SAT Solving with Computer Algebra: A Powerful Combinatorial Search Method.Curtis Bright, University of Waterloo.Tuesday September 3rd, 1:30pm in K9509.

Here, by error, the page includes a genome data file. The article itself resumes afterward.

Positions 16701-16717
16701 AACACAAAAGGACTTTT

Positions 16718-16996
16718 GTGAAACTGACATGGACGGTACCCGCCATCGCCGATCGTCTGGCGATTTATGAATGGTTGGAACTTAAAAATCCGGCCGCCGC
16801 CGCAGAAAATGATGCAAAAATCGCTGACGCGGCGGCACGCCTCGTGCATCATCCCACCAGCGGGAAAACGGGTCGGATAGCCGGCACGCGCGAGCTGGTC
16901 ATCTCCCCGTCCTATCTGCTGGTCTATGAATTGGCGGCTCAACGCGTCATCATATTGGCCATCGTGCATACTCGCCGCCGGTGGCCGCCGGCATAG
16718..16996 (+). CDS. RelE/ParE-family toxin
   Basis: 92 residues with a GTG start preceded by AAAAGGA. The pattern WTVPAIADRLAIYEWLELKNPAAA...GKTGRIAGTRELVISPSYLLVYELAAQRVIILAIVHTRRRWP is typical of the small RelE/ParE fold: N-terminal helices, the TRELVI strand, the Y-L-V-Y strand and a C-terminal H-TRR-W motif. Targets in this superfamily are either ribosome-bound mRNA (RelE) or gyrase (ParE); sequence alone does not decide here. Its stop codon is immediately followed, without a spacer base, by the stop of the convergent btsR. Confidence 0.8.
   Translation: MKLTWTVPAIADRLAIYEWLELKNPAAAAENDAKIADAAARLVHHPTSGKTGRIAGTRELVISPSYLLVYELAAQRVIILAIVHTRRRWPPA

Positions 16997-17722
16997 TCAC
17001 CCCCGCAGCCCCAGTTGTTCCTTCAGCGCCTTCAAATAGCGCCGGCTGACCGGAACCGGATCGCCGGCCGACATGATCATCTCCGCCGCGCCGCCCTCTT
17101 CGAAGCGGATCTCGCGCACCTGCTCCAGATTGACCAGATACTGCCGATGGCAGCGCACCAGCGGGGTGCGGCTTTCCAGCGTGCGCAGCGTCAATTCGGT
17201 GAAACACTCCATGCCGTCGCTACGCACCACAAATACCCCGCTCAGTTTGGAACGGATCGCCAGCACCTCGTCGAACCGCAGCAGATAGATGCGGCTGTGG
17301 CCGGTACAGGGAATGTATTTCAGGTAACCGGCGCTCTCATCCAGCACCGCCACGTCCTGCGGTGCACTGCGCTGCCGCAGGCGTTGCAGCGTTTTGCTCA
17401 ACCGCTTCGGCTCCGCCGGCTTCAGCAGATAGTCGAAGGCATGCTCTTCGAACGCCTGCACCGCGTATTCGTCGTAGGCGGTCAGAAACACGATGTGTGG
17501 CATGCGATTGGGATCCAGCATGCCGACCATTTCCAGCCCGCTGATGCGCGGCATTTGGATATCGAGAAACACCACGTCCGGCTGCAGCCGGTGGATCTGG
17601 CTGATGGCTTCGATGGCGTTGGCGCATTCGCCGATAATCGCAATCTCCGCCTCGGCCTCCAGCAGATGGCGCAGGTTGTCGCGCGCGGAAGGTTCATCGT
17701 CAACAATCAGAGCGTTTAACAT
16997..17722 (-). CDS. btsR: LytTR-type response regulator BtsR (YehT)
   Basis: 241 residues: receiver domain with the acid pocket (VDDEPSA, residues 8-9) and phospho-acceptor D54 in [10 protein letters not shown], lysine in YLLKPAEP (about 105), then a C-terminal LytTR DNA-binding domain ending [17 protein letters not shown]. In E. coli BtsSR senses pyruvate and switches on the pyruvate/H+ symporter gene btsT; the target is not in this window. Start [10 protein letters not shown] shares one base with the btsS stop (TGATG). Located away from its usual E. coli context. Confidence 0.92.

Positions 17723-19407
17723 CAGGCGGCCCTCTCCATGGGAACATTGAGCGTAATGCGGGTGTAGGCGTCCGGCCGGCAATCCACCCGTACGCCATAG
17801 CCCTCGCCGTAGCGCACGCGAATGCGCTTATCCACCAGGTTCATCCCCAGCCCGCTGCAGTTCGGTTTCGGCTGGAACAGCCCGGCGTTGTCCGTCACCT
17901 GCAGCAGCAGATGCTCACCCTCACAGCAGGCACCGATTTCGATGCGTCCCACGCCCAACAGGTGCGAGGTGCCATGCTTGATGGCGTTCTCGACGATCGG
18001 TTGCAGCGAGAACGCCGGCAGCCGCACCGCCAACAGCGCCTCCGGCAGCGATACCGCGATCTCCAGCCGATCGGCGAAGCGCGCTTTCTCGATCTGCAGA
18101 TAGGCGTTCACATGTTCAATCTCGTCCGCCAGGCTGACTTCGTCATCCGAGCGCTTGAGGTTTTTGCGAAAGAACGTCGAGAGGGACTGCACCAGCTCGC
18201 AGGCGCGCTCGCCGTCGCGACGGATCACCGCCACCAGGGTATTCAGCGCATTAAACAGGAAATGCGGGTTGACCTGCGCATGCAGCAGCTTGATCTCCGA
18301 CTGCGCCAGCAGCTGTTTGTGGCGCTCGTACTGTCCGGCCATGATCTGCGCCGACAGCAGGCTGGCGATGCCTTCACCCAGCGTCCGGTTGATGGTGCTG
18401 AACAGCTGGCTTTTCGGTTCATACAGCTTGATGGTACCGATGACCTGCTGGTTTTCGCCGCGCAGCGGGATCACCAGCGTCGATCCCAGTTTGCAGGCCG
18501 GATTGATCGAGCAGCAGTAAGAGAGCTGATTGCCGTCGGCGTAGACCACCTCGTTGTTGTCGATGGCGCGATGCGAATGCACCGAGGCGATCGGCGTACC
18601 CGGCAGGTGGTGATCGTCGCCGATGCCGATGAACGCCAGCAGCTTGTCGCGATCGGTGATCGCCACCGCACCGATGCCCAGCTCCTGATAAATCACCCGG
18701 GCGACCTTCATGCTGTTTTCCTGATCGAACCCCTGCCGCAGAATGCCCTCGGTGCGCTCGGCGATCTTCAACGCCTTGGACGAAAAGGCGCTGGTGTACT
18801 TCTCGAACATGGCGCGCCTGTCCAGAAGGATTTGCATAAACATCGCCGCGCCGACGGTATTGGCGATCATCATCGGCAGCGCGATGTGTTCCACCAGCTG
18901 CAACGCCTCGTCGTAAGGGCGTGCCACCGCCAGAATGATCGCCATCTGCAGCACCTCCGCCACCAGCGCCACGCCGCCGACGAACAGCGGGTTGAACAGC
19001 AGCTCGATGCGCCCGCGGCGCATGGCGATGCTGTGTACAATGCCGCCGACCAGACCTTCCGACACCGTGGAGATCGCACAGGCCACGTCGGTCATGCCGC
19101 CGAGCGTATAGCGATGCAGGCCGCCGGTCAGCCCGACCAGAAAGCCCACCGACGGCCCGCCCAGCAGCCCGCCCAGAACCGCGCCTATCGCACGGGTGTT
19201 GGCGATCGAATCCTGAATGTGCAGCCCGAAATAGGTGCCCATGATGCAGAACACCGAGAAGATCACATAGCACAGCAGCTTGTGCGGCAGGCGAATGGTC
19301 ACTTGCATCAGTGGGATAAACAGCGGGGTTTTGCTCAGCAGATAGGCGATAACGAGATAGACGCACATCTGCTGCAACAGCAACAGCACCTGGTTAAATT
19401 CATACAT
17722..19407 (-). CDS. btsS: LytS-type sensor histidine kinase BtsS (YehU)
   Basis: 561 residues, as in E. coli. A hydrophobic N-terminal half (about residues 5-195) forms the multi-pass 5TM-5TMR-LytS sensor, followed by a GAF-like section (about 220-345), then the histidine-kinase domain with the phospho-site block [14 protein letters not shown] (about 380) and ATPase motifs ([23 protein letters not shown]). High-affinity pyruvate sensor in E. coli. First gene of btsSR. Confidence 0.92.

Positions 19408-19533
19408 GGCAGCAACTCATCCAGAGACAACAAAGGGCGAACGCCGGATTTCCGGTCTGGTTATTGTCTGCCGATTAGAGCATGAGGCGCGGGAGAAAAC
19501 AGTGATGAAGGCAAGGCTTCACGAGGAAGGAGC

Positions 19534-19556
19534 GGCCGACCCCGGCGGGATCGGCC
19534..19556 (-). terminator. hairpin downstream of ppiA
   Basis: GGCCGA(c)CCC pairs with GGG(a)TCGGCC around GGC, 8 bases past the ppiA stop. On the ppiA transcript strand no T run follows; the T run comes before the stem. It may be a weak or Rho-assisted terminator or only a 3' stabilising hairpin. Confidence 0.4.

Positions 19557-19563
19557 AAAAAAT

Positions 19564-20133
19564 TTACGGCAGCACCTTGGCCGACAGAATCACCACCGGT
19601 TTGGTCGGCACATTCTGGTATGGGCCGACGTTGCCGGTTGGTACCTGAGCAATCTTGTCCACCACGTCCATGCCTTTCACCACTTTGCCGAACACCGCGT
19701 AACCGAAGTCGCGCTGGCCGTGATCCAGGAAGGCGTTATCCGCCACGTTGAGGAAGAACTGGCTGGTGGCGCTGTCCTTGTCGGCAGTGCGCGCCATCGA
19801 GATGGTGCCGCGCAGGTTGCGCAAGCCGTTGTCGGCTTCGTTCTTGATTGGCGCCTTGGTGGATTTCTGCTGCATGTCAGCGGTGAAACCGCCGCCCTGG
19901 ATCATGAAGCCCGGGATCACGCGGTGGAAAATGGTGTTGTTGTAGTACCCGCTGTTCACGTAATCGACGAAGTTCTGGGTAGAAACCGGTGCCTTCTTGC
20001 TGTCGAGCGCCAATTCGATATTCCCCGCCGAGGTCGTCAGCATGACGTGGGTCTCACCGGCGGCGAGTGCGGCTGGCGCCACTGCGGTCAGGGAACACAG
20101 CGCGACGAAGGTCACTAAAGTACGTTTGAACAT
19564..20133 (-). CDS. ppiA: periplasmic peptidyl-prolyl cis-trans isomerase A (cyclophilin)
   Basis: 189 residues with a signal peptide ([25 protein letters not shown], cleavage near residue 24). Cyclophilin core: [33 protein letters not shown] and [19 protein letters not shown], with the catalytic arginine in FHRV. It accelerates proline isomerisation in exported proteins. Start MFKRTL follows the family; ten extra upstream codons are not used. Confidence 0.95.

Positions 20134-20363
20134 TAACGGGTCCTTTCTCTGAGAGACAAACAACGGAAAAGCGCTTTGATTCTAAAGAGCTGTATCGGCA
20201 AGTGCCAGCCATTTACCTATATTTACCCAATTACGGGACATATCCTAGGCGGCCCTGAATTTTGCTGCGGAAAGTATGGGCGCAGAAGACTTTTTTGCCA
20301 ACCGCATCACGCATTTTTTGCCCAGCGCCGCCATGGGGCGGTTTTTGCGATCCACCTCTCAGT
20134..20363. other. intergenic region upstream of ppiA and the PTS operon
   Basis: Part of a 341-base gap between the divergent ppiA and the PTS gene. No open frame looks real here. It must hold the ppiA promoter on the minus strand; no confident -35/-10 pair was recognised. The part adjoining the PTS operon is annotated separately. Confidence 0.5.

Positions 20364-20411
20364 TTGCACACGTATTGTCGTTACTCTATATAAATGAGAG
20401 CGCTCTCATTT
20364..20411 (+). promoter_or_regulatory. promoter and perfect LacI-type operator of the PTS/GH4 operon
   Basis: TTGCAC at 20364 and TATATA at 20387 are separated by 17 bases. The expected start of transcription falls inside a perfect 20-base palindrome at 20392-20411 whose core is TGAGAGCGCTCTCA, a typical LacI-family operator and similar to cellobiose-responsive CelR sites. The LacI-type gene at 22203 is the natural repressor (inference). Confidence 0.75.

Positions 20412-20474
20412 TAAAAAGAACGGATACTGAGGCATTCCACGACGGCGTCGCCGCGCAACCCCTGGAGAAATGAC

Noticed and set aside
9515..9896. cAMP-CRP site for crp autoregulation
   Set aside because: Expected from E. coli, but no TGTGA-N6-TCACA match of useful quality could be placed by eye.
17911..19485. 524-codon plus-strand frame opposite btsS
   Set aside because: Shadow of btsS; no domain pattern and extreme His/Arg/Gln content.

Abstract Solvers for the Boolean satisfiability problem have been increasingly used to solve hard problems from many fields and now routinely solve problems with millions of variables. Combinatorial problems are a natural target, as SAT solvers contain excellent combinatorial search algorithms. Despite this, SAT solvers can fail on small problems, for example when properties of the problem cannot be concisely expressed in Boolean logic. We describe a new combinatorial search method that allows properties to be specified using a computer algebra system (CAS), thereby combining the expressiveness of a CAS with the search power of SAT solvers. In this talk we describe how our SAT+CAS system MathCheck has verified, partially verified, or found new counterexamples to conjectures from design theory, graph theory, and number theory. In particular, we have classified Williamson matrices up to order 70, quaternary Golay sequence pairs up to length 28, best matrices up to order 7, verified the Ruskeyâ€“Savage and Norine conjectures up to larger bounds than had previously been verified, found the smallest counterexample of the Williamson conjecture, and found three new counterexamples to a conjecture on good matrices. Currently we are using the system to verify the nonexistence of projective planes of order 10.